Uremic toxicity is also cardiovascular toxicity. Inflammation, oxidative stress, and decreased nitric oxide availability are the main factors affecting cellular processes in CKD. Loss of endothelial function, proliferation of vascular smooth muscle cells and calcification, leukocyte activation, CKD-mineral bone disorder, insulin resistance, and increased thrombogenicity are all induced by uremic toxins. All these factors are involved in the pathogenesis of cardiovascular damage in CKD. Several studies in different in vitro cell models (i.e., HUVECs, RBCs, HASMCs, THP-1) have found that uremic toxins, such as indoles, p-cresylsulfate, phosphate, and urea, induce oxidative stress by expanding reactive oxygen species (ROS) production and triggering leukocyte free radical production, thus resulting in endothelial dysfunction and apoptosis [4].
Both cardiovascular disease and CKD, the so-called “cardiorenal or renocardiac syndrome”, are directly associated with increased cardiovascular morbidity and mortality [5]. In particular, CKD is responsible for changes in the structure and/or function of the heart referred to as “uremic cardiomyopathy”. Initially, this condition is associated with left ventricular hypertrophy and the characteristic fibrosis of the heart muscle, thickening of the wall of arterioles inside the heart muscle, and diastolic dysfunction, followed by systolic dysfunction, leading to overt heart failure at a later stage. Moreover, in patients with CKD, accelerated atherosclerosis is observed, and cardiac arrhythmias are frequently reported, in particular atrial fibrillation. Furthermore, uremic toxins also regulate signaling pathways and metabolism, potentially affecting gene expression in extra-renal and in extra-cardiac tissues. This entire system’s biological view of uremic toxins is leading to a new sight of uremia: uremic toxins are involved and cause aberrant organ crosstalk and affect extra-renal organs (e.g., gut–liver–kidney central nervous system) [6].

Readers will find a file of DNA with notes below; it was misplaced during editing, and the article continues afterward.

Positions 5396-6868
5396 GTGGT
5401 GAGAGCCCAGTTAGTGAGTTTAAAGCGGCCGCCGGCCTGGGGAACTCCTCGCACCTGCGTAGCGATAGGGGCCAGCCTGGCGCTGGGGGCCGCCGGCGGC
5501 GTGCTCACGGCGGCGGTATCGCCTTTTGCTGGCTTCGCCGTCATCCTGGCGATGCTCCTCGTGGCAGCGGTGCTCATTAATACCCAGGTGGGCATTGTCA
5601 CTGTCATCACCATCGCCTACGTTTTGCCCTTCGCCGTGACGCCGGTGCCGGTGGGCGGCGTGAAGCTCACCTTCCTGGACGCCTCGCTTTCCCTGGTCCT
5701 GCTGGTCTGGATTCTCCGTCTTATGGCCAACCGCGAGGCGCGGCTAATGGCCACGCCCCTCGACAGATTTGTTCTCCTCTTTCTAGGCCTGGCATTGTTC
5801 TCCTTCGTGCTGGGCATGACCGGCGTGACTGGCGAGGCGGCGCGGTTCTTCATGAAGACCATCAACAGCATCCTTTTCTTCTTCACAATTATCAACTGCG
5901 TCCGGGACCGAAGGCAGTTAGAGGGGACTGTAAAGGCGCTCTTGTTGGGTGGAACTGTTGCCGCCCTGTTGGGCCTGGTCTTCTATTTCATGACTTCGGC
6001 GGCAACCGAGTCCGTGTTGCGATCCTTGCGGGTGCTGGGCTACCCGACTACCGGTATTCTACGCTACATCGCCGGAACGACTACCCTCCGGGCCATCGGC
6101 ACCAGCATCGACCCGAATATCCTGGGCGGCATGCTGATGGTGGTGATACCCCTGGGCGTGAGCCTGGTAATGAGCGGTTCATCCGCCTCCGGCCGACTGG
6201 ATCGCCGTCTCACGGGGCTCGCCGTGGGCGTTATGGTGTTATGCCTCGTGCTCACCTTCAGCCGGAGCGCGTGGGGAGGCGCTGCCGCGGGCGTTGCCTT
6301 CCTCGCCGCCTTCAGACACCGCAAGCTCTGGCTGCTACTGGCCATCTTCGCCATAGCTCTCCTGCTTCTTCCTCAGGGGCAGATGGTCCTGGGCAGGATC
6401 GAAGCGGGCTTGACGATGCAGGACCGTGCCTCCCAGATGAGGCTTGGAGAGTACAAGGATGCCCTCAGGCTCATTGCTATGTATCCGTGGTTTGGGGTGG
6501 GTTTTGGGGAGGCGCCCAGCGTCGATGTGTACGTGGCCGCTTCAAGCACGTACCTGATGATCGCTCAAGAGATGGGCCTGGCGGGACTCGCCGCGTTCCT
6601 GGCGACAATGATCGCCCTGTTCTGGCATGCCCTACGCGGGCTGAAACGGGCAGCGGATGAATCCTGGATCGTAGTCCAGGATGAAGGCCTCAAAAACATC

Importantly, drugs used in clinical treatments may affect the levels of uremic toxins, their tissue disposition, and even their elimination through the interaction of both with proteins such as albumin and cell membrane transporters. In this context, protein-bound uremic toxins (PBUTs) are highlighted for their high affinity for albumin, the most abundant serum protein with multiple binding sites and an ability to interact with drugs. Membrane transporters mediate the cellular influx and efflux of various uremic toxins, which may also compete with drugs as substrates, and both may alter transporter activity or expression [7].
The best-known options for overall toxin removal are dialysis and transplantation, which are part of the therapeutic options at the disposal of nephrologists. Perhaps one of the most convincing arguments in favor of a therapeutic outcome benefit is observed for hemodialysis, hemodiafiltration (a combination between dialysis and ultrafiltration) with large-pore (high-flux) hemodialysis membranes, or peritoneal dialysis.


This research received no external funding.

Conflicts of Interest

The authors declare no conflict of interest.


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Clementi, A.; Virzì, G.M. Novel Clinical Updates in Uremia. J. Clin. Med. 2022, 11, 3791.

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Clementi A, Virzì GM. Novel Clinical Updates in Uremia. Journal of Clinical Medicine. 2022; 11(13):3791.

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Clementi, Anna, and Grazia Maria Virzì. 2022. "Novel Clinical Updates in Uremia" Journal of Clinical Medicine 11, no. 13: 3791.